A proposed new ordinance would prohibit Minneapolis police from asking about an immigrant\'s visa status, even if that person is here illegally. The law, sponsored by 9th Ward City Councilmember Gary Schiff, would prevent city police officers from enforcing certain federal immigration laws.
The ordinance states that the city does not operate its programs to enforce federal immigration laws. Unless there is suspicion of criminal activity, police or any city employee cannot inquire if a foreigner is here legally. The proposed ordinance would supersede all conflicting policies, ordinances, rules and procedures.
Schiff\'s ordinance - which the City Council returned to him May 16 for modifications - is less controversial than it may seem. City police officers and state Public Safety Commissioner Rich Stanek do not oppose the no-ask standard, in part because it is already police policy.
\"The current policy is that we do not ask about their status anyway, so this ordinance isn\'t a big deal,\" said Insp. Rob Allen, commander of downtown\'s 1st Precinct. \"If you arrest a burglar and you run a computer check on him and it turns out he is in the country illegally, then we would notify INS. But in a traffic stop or as a matter of routine we do not ask people what their immigration status is. That\'s been our policy for about the last five years.\"
So why make a new law? Said Schiff, \"Passing the ordinance would make it permanent on the books, so that when Chief Robert Olson leaves at the end of his term, the people of Minneapolis are assured that the change in police administration is not going to result in a change of civil rights protection.\"
Schiff said immigration status was an issue recently in the licensing division, where city employees asked individuals for their green cards. He said the practice was clearly discriminatory, and the staff stopped it after he protested. A state Supreme Court decision grants equal protection of the law even to illegal immigrants, according to William Mitchell law professor Peter Erlinder.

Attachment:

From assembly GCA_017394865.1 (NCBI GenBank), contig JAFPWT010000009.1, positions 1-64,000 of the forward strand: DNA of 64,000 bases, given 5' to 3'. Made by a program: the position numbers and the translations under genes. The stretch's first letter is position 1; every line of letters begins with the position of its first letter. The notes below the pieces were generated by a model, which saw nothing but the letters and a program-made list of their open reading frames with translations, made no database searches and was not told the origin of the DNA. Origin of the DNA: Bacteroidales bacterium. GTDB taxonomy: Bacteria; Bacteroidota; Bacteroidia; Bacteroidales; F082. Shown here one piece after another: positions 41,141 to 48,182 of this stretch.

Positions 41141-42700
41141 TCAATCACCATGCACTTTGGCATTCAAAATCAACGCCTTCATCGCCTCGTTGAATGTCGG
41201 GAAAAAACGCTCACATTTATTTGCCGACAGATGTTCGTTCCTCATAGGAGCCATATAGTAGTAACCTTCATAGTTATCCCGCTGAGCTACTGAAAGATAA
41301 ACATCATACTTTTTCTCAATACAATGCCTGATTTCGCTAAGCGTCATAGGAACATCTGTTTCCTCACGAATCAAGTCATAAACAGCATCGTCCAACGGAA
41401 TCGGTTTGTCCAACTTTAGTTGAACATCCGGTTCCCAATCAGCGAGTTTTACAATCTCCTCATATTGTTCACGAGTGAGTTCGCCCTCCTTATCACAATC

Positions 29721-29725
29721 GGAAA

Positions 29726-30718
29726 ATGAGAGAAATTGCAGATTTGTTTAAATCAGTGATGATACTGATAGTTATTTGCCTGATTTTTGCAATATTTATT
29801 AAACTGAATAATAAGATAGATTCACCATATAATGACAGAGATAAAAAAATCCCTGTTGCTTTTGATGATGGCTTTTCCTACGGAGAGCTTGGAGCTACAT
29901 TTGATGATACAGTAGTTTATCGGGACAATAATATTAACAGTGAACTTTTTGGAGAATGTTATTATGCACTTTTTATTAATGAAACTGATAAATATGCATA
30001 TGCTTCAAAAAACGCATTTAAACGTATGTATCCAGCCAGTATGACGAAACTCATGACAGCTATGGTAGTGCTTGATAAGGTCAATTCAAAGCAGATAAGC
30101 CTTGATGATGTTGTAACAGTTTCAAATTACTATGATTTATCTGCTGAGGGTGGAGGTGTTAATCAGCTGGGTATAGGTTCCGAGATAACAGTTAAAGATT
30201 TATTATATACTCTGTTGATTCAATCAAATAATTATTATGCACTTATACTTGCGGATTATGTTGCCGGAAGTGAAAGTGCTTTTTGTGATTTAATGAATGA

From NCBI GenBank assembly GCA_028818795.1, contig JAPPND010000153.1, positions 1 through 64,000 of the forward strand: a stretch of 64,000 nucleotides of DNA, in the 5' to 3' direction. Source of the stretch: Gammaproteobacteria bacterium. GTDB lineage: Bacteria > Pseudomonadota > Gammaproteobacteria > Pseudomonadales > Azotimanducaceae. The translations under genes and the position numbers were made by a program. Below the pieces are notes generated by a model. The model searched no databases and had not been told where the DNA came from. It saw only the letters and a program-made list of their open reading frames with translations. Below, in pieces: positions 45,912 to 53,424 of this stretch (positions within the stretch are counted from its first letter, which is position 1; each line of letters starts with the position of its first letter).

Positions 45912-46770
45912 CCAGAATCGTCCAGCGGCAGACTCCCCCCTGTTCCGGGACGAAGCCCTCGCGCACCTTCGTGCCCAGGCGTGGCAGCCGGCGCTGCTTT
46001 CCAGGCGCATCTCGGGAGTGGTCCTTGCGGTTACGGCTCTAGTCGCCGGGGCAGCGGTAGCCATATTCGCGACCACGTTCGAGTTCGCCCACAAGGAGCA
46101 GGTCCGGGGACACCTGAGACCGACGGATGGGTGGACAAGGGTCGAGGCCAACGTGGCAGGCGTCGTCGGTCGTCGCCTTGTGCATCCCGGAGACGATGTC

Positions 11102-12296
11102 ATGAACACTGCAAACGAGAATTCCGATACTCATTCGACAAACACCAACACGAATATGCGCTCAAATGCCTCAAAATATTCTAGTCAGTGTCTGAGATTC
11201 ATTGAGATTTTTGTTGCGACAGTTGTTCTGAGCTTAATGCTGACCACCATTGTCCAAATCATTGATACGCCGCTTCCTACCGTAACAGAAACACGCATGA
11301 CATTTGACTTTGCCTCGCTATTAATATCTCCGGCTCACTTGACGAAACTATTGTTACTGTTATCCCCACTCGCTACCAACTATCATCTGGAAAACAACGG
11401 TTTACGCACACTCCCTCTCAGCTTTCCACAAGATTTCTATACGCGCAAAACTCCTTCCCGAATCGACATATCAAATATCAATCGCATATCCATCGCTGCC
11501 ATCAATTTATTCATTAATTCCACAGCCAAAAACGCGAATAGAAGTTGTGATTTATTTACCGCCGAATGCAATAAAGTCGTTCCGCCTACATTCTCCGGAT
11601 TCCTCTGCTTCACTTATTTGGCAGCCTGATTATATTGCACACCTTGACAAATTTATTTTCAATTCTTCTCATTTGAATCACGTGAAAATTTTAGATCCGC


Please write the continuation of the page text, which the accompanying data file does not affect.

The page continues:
Proponents of Schiff\'s ordinance say without such protection, a wedge is driven between immigrants and city police.
\"People with no immigration status sometimes are afraid to have any contact with the police,\" said Elizabeth Badillo-Moorman of Isaiah, a 60-church community organization. \"As a result, aliens are often afraid to call police to report crimes, may endure crimes against their own person and be unwilling to be a witness for fear of being deported.\"
Schiff said that immigrants live in fear of Minneapolis police kicking down their door, asking people for papers to prove they are not illegal and hauling them down to the Bloomington INS detention center if they have a visa violation.
Despite a lack of serious opposition, the council\'s Ways and Means committee sent the ordinance back to Schiff May 12, disappointing dozens of people from the Somali, Hmong and Hispanic communities who showed up to support it.
Ways and Means chair Barbara Johnson (4th Ward) objected to a provision that would subject city employees to discipline for any violation. Johnson said city employees should have been consulted first.
Schiff also included a section that granted a $1,000 settlement to any aggrieved party who successfully brings civil action against the city. \"We might just as well open the city checkbook,\" Johnson said.
Councilmembers Barret Lane (13th Ward) and Sandra Colvin Roy (12th Ward) voted with Johnson to return the bill to Schiff, who has since removed the objectionable sections. His next step is a public hearing before the council\'s Health and Human Services Committee on June 23. Schiff already has four members on that committee as co-authors - Paul Zerby (2nd Ward), Natalie Johnson-Lee (5th Ward), Dean Zimmermann (6th Ward) and Don Samuels (3rd Ward).
The INS estimates that there are currently 60,000 illegal immigrants working in Minnesota. A recent University of Minnesota report stated that undocumented workers pay $1.56 billion annually in Minnesota state taxes and account for $3.8 billion of its gross national product.